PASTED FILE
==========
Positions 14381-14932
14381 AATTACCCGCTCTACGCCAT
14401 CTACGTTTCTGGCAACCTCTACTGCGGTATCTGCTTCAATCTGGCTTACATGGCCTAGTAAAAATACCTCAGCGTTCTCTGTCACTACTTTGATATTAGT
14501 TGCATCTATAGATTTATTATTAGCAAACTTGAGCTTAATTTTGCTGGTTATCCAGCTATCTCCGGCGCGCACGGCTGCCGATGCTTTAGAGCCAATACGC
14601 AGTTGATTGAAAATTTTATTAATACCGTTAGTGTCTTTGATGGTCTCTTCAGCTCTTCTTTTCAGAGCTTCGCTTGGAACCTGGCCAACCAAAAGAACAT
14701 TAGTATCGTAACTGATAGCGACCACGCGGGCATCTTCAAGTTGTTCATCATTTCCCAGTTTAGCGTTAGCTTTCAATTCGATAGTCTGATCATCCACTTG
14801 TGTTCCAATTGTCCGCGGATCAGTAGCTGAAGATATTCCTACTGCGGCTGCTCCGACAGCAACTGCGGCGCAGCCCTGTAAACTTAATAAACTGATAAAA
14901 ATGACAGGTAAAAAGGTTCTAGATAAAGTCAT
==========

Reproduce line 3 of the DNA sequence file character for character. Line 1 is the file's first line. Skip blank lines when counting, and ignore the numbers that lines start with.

14401 CTACGTTTCTGGCAACCTCTACTGCGGTATCTGCTTCAATCTGGCTTACATGGCCTAGTAAAAATACCTCAGCGTTCTCTGTCACTACTTTGATATTAGT